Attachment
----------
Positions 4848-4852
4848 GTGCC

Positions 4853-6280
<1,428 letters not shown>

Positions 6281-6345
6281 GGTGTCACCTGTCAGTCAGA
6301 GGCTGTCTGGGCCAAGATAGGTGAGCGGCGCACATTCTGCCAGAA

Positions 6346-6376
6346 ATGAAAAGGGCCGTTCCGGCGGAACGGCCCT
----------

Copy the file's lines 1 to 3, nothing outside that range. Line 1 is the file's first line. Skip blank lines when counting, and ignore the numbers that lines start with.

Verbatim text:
Positions 4848-4852
4848 GTGCC

Positions 4853-6280